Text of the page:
The month of May in Grazalema is a riot of colour and song. Some birds will be into their third brood already. The juvenile offspring and busy parents feeding the babies are a constant source of interest and sometimes amusement for a birdwatcher. The European Bee-eaters frantically hunt insects from tree branches and telephone cables and this is when you can watch their wonderful skill of catching a bee, a wasp or a dragonfly with one swift snap of their curved beak. The males will perch close to the females and offer the tastiest bits of their catch to strengthen the family bond. In May one of the most elusive Warblers of our area arrives to Grazalema rivers, the rarely seen Western Olivacious Warbler. It is a small insect specialist, and its habitat consists of all the gnarled roots and branches just above the water, where the slim bird weaves itself in and out with great agility. Another lovely Warbler species can be seen and heard in May, the Orphean Warbler, a quite large representative of its family with a distinctive call, which some compare to a gentler but still loud … donkey sound.
Wild flowers adorn every corner in glorious colours, there are far too many to mention and only being amongst them will you sense the variety. As for the impressive; then the Giant fennel lives up to its name with a 2-3 metre stalk! Crambe filiformis has to be the opposite end of the scale with its minute wispy white flowers on delicate strands. Unusual Blue aphyllanthes has starry flowers amongst a hedgehog dome of rush-like leaves, while the Giant squill makes a pyramid of individual blooms which attract some lovely green beetles. The exotic looking Spanish nigella is lovely in bud, flower or seed, with each stage attractive on its own. Two plants which are endemic to a small part of Andalusia are Perennial Buckler-mustard with its multitude of pale yellow blooms seen high in rock crevices, while on the ground the White-leaved bugloss has attractive soft pastel shades of pink and blue. Of the same family, Candle bugloss is a taller, finer plant with pink-peach coloured blooms and is endemic to a larger part of Iberia. The yellow-flowered toadflax Linaria platycalyx, only grows around Grazalema and Ronda, therefore it demands a special mention.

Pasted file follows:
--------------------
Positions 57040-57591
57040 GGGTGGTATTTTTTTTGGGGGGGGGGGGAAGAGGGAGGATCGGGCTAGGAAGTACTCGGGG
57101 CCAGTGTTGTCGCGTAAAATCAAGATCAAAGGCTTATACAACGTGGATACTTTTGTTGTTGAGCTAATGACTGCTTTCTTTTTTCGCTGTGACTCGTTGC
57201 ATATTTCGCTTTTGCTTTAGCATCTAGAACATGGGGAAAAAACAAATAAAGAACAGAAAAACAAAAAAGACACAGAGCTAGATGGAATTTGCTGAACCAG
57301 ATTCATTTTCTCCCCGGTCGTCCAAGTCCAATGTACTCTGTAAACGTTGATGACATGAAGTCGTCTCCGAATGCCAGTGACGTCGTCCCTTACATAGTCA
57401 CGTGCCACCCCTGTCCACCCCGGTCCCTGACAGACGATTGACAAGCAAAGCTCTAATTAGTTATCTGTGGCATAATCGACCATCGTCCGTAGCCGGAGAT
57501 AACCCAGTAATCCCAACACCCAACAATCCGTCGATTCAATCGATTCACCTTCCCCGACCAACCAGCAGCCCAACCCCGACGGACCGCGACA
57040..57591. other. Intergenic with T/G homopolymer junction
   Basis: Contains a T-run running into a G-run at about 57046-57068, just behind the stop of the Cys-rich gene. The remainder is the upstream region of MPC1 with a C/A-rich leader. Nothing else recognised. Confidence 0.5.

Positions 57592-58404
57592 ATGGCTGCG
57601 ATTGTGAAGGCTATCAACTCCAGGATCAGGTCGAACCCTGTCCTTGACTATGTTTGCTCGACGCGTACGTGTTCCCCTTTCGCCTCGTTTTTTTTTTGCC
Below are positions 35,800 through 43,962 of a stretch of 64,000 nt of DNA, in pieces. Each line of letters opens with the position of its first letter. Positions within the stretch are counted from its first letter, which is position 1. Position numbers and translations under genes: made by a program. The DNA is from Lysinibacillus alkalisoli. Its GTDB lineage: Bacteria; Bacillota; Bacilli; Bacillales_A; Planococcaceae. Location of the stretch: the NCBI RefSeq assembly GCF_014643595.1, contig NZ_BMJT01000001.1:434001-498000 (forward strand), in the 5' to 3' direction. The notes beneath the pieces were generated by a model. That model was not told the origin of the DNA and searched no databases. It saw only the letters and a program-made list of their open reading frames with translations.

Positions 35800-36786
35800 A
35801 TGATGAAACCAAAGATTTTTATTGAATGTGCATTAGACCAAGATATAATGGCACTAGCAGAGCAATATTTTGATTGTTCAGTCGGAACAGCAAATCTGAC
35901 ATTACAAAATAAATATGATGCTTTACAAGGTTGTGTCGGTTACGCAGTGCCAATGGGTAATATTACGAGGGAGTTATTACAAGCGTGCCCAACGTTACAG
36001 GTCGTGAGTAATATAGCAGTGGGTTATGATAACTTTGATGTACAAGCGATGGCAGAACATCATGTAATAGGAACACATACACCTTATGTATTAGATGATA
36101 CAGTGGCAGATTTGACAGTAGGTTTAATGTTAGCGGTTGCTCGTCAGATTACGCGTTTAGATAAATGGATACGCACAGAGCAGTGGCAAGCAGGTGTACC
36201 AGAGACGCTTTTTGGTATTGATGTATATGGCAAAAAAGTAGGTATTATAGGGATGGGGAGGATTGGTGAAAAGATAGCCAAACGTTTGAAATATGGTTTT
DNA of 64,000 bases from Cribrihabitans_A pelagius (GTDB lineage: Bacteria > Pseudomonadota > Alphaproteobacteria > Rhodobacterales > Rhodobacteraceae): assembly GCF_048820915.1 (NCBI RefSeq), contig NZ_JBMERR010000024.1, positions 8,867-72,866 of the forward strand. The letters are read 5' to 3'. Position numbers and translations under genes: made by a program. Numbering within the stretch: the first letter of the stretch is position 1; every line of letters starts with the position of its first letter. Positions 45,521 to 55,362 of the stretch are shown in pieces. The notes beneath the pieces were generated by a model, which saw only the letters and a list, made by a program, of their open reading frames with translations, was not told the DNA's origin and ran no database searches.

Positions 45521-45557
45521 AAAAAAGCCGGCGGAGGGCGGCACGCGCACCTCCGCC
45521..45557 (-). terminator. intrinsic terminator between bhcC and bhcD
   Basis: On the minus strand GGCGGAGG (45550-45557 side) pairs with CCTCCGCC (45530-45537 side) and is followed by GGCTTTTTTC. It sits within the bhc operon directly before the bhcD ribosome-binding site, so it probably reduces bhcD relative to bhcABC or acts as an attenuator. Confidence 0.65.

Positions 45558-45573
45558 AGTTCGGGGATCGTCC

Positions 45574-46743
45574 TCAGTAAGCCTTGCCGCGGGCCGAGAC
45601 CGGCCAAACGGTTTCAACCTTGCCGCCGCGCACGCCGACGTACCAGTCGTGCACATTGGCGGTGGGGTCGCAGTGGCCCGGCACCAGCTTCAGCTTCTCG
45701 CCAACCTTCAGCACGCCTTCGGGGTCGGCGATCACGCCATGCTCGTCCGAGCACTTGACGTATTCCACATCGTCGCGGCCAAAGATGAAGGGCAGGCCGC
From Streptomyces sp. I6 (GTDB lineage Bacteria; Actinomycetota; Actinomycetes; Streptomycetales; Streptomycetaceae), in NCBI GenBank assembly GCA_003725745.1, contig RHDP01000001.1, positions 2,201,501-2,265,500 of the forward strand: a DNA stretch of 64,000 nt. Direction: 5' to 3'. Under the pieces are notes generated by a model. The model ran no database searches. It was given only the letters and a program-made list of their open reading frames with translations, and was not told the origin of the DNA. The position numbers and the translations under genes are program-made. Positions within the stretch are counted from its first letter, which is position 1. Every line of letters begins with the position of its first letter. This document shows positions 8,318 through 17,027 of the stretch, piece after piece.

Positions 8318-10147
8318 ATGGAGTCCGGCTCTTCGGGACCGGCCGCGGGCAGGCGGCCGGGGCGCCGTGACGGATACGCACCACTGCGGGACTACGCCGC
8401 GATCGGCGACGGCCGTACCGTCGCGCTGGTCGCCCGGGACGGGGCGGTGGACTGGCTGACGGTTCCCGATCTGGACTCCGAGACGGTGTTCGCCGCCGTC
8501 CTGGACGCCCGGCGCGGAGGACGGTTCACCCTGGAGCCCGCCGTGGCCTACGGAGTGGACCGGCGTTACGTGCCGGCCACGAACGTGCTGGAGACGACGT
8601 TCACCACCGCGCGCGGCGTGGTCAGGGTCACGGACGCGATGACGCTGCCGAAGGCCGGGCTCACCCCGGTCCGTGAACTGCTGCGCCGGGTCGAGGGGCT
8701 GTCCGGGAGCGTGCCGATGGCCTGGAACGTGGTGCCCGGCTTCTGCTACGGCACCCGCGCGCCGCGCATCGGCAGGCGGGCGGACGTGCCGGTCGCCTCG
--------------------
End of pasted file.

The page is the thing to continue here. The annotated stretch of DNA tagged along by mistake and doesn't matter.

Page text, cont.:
Orchids that we may see as we cross through the mountains and valleys are the Yellow bee, Woodcock, Sawfly, Bee, Lizard, Violet Limodor, Tongue, Small tongue, Sword-leaved helleborine, Dense-flowered, Lax, Lang’s, Champagne, Greater Butterfly, Man and Pyramidal.